Comparing Teach-Back Method and Standard Method for New Prescription Education During Simulated Counseling Sessions by Pharmacy Students

Persistent Link:
http://hdl.handle.net/10150/614227
Title:
Comparing Teach-Back Method and Standard Method for New Prescription Education During Simulated Counseling Sessions by Pharmacy Students
Author:
Pett, Ryan G; Andersen, David; Vig, Sierra; Lee, Jeannie
Affiliation:
College of Pharmacy, The University of Arizona
Issue Date:
2013
Rights:
Copyright © is held by the author.
Collection Information:
This item is part of the Pharmacy Student Research Projects collection, made available by the College of Pharmacy and the University Libraries at the University of Arizona. For more information about items in this collection, please contact Jennifer Martin, Associate Librarian and Clinical Instructor, Pharmacy Practice and Science, jenmartin@email.arizona.edu.
Publisher:
The University of Arizona.
Abstract:
Specific Aims: The aim of this study was to compare memory retention between two methods (the teach-back method and the standard method) of educating subjects about mock prescription medications during a simulated counseling session. Methods: Men and women ages 18 to 89 years located on the University of Arizona main campus were recruited to participate. Blinded subjects were randomly placed into either the teach-back method or standard counseling method group. The standard method involved telling the subject eight counseling points about two separate fictitious medications while the subject handled mock prescription bottles. The teach-back method added to the standard method by asking three open-ended questions to recall what was taught and correct any misunderstandings. Memory retention was assessed within 5 minutes by a blinded investigator who asked 6 questions concerning the first hypothetical drug. The total score of correct answers between subjects in the two groups were compared using the Mann-Whitney U test. Also, demographic characteristics (age, sex, education, current prescription use) were compared. Main Results: A total of 62 subjects were enrolled in the study. Subjects in the teach-back method remembered one more counseling point on average compared to those in the standard method (median 6 vs 5, mode 6 vs 5, teach-back and standard respectively; Mann-Whitney U test: Z= -3.08, p=0.0021). Conclusion: The teach-back method is a quick and easy counseling method health care providers can use in their daily practice to improve memory retention by patients who receive new medications.
Description:
Class of 2013 Abstract
Keywords:
teach-back method; prescription; counseling; sessions
Advisor:
Lee, Jeannie

Full metadata record

DC FieldValue Language
dc.contributor.advisorLee, Jeannieen
dc.contributor.authorPett, Ryan Gen
dc.contributor.authorAndersen, Daviden
dc.contributor.authorVig, Sierraen
dc.contributor.authorLee, Jeannieen
dc.date.accessioned2016-06-22T20:47:21Z-
dc.date.available2016-06-22T20:47:21Z-
dc.date.issued2013-
dc.identifier.urihttp://hdl.handle.net/10150/614227-
dc.descriptionClass of 2013 Abstracten
dc.description.abstractSpecific Aims: The aim of this study was to compare memory retention between two methods (the teach-back method and the standard method) of educating subjects about mock prescription medications during a simulated counseling session. Methods: Men and women ages 18 to 89 years located on the University of Arizona main campus were recruited to participate. Blinded subjects were randomly placed into either the teach-back method or standard counseling method group. The standard method involved telling the subject eight counseling points about two separate fictitious medications while the subject handled mock prescription bottles. The teach-back method added to the standard method by asking three open-ended questions to recall what was taught and correct any misunderstandings. Memory retention was assessed within 5 minutes by a blinded investigator who asked 6 questions concerning the first hypothetical drug. The total score of correct answers between subjects in the two groups were compared using the Mann-Whitney U test. Also, demographic characteristics (age, sex, education, current prescription use) were compared. Main Results: A total of 62 subjects were enrolled in the study. Subjects in the teach-back method remembered one more counseling point on average compared to those in the standard method (median 6 vs 5, mode 6 vs 5, teach-back and standard respectively; Mann-Whitney U test: Z= -3.08, p=0.0021). Conclusion: The teach-back method is a quick and easy counseling method health care providers can use in their daily practice to improve memory retention by patients who receive new medications.en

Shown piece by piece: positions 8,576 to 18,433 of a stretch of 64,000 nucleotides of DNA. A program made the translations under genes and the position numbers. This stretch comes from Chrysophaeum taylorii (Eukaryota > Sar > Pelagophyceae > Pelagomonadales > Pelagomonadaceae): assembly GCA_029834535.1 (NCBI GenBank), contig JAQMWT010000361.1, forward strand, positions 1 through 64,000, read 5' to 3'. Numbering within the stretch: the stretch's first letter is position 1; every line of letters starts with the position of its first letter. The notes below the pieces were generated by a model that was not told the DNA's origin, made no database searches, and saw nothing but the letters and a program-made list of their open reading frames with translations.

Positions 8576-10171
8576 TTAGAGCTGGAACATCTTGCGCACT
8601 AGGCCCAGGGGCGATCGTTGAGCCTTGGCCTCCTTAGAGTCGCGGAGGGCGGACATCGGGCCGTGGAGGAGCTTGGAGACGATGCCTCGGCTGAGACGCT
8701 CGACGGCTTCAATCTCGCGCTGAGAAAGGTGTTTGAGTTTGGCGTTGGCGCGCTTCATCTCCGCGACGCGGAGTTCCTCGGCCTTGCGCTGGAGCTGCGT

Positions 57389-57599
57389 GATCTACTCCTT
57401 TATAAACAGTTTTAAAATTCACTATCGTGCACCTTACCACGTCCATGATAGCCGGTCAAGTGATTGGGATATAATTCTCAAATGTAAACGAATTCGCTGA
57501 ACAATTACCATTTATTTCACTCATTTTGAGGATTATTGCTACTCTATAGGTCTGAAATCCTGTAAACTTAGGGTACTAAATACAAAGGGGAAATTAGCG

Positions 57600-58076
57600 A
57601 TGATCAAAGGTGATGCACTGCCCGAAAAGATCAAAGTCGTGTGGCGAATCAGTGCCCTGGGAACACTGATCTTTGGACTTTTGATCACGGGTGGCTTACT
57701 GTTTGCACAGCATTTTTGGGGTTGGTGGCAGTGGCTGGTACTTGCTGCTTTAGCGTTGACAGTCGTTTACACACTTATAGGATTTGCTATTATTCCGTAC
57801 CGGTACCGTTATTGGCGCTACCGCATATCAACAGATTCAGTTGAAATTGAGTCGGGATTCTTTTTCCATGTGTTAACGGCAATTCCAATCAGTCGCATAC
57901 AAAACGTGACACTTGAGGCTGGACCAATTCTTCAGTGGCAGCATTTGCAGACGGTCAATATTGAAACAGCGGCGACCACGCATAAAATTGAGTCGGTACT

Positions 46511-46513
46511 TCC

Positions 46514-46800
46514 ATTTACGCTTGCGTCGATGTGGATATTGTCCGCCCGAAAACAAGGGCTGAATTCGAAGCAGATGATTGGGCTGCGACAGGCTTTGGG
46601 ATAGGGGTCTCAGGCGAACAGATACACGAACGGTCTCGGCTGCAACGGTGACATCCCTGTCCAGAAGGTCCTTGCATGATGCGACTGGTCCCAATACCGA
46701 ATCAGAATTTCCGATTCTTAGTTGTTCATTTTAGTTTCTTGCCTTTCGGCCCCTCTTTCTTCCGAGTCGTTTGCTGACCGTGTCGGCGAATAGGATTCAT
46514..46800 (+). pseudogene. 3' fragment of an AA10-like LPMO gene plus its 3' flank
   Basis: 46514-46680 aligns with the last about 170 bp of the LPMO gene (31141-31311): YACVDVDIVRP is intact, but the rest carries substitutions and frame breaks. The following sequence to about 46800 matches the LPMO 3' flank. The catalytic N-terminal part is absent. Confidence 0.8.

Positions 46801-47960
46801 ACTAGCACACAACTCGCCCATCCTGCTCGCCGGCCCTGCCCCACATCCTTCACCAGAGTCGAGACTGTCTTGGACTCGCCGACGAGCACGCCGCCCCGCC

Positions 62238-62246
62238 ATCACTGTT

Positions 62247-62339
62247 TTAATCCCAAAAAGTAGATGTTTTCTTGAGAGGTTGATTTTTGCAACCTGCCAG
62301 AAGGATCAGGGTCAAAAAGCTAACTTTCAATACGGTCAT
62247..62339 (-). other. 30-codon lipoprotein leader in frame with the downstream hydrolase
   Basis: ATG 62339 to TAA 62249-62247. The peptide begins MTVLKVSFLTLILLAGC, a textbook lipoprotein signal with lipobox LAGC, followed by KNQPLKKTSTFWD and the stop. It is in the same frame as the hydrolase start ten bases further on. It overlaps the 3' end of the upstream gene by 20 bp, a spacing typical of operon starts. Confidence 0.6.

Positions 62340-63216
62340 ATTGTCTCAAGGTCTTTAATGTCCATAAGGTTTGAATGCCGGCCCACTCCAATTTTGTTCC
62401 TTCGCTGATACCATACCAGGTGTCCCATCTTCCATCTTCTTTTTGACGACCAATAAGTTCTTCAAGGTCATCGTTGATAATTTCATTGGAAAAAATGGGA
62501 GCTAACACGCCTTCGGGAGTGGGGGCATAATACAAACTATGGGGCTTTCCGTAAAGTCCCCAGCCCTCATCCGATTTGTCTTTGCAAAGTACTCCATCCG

dc.language.isoen_USen
dc.publisherThe University of Arizona.en
dc.rightsCopyright © is held by the author.en
dc.subjectteach-back methoden
dc.subjectprescriptionen
dc.subjectcounselingen
dc.subjectsessionsen
dc.titleComparing Teach-Back Method and Standard Method for New Prescription Education During Simulated Counseling Sessions by Pharmacy Studentsen_US
dc.typetexten
dc.typeElectronic Reporten
dc.contributor.departmentCollege of Pharmacy, The University of Arizonaen
dc.description.collectioninformationThis item is part of the Pharmacy Student Research Projects collection, made available by the College of Pharmacy and the University Libraries at the University of Arizona. For more information about items in this collection, please contact Jennifer Martin, Associate Librarian and Clinical Instructor, Pharmacy Practice and Science, jenmartin@email.arizona.edu.en
All Items in UA Campus Repository are protected by copyright, with all rights reserved, unless otherwise indicated.